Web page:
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Local government must be prepared to take a stand
Council papers could turn out to be a testbed
6 March 2014 | By Emma Maier
Not long after the 2010 general election, the communities secretary set out his three priorities: localism, localism, localism.
This has not stopped him from taking a close interest in the operation of local authorities, including commenting on the frequency and type of bin collections, telling councils to share services (but to stop short of unitarisation), recommending they spend reserves on revenue spending and suggesting they should remove the chief executive role. To the untrained eye, this regular comment might seem somewhat directive. But we are assured that it is, in fact, simply “guided localism”.
The recently enacted Local Audit and Accountability Act brings more of the same. LGC understands Mr Pickles plans to use it to pursue one of his other focus issues: council newspapers.
Under the act, Mr Pickles will be able to direct one or more specified councils to comply with his publicity code, which says, among other things, that councils should not publish a newspaper more than four times a year.
Beyond issuing a direction, Mr Pickles does not have any powers of enforcement or intervention. Councils will only find themselves in court if a resident or pressure group, such as the Taxpayers’ Alliance or the Newspaper Society, takes it upon themselves to spend the £50,000-£100,000 needed to pursue legal action. In other words, it is relatively unlikely.
However, in the meantime, there is a small window between the act coming into force and the start of purdah in which political capital could be reaped from a press release headlined “councils ordered to scrap propaganda freesheets”.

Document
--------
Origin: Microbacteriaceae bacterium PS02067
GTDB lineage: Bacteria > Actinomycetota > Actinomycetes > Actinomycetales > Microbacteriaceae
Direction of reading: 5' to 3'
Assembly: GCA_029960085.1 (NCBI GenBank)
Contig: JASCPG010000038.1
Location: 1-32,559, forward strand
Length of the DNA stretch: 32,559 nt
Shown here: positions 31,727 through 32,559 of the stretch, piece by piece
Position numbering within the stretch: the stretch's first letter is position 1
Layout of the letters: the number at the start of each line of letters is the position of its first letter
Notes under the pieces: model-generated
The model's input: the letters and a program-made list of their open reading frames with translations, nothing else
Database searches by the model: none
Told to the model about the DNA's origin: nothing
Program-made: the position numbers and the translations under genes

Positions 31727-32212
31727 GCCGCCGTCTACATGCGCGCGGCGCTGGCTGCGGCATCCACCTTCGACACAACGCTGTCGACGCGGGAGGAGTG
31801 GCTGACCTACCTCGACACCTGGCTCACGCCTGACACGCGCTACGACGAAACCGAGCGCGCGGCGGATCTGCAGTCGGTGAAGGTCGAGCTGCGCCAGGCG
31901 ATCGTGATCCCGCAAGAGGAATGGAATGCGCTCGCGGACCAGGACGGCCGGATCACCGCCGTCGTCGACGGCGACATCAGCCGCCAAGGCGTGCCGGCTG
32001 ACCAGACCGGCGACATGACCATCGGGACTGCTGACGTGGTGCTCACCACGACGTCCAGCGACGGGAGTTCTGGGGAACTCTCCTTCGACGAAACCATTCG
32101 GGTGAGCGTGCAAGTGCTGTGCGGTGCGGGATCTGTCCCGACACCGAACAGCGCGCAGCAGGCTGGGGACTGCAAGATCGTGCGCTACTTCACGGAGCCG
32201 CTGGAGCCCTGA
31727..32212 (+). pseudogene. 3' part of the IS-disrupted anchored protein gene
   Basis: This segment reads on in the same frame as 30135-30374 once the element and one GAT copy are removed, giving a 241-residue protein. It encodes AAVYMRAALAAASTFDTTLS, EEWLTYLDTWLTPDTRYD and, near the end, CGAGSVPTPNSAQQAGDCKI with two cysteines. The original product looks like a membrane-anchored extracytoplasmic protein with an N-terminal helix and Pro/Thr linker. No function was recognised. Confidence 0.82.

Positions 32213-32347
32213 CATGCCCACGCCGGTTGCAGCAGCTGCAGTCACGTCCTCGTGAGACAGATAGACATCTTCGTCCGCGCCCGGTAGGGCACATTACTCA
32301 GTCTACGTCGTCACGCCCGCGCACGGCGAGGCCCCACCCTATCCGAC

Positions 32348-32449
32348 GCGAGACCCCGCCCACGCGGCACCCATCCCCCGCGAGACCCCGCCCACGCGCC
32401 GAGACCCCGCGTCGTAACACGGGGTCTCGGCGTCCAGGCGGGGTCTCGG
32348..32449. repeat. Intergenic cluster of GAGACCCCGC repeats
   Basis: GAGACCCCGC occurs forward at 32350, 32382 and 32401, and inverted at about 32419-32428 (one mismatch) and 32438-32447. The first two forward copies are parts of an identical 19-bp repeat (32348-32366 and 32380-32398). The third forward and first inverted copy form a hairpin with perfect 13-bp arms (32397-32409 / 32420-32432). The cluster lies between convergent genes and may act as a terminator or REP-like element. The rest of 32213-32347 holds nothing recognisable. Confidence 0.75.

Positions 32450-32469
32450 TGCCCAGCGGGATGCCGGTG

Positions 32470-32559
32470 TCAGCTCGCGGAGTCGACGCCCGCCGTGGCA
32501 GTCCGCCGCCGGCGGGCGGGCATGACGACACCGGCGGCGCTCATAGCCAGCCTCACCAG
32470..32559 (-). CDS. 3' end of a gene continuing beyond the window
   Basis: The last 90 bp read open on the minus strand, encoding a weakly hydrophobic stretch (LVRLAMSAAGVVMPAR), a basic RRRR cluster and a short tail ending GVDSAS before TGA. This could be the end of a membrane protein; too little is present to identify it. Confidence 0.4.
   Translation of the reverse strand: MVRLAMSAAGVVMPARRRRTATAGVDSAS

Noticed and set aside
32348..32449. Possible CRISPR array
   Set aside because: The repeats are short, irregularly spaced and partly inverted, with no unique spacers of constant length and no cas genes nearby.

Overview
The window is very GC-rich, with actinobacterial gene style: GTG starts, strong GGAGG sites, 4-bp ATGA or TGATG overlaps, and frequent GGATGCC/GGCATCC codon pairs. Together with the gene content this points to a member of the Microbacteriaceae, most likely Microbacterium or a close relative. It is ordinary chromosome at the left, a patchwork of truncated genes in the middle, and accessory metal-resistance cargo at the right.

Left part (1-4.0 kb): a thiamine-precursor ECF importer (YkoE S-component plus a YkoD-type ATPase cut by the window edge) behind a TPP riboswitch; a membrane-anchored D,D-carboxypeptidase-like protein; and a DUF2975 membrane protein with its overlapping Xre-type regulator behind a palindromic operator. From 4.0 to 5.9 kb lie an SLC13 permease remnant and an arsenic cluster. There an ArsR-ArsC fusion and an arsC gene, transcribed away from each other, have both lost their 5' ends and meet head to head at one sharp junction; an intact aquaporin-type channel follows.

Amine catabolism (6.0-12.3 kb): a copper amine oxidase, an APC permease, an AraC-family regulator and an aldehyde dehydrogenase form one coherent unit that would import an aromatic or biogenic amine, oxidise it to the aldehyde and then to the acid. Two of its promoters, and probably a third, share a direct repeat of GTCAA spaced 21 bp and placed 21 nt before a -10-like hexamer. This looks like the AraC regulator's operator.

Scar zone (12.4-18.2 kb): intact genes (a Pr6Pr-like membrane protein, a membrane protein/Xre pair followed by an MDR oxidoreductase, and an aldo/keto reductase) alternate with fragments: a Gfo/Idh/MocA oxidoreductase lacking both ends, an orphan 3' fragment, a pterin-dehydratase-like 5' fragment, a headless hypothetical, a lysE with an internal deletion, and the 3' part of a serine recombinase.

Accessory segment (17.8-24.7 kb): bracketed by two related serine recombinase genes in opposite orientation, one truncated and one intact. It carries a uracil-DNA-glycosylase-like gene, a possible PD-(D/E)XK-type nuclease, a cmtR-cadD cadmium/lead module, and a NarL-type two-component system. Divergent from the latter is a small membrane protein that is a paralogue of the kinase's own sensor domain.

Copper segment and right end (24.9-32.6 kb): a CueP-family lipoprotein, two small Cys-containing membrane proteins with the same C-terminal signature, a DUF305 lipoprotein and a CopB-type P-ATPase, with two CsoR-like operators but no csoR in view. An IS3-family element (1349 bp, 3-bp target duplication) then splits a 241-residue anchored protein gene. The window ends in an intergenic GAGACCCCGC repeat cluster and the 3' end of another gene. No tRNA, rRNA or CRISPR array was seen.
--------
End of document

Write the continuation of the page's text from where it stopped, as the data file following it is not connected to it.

There are many good reasons for councils to publish more frequently – not least that it can be the most cost-effective way to convey important information about services and local issues. With councils taking on responsibility for public health, there is more reason than ever to communicate with residents.
Attacking “expensive looking glossy publications” is seen by some to be an easy vote winner. But if councils are compelled to reduce the information they share with residents, and to spend more doing it, those who will lose out most will be residents.
This is an important issue over which councils should be prepared to take a stand – and to work together in the event that legal challenge is brought. The need of councils to communicate with residents is fundamental.
Council papers could turn out to be just a testbed. The publicity code also seemingly prevents councils from lobbying on behalf of residents on issues of government policy – something citizens living on the HS2 route or under the Heathrow flight paths expect their councils to do for them.
This edition is my last as LGC editor before moving to sister magazine Health Service Journal. I would like to thank LGC readers, contacts, columnists and partners for your valued support over the past five years, and to welcome acting editor Nick Golding. As the health integration agenda picks up I look forward to seeing how local government continues to develop.
Emma Maier, editor, LGC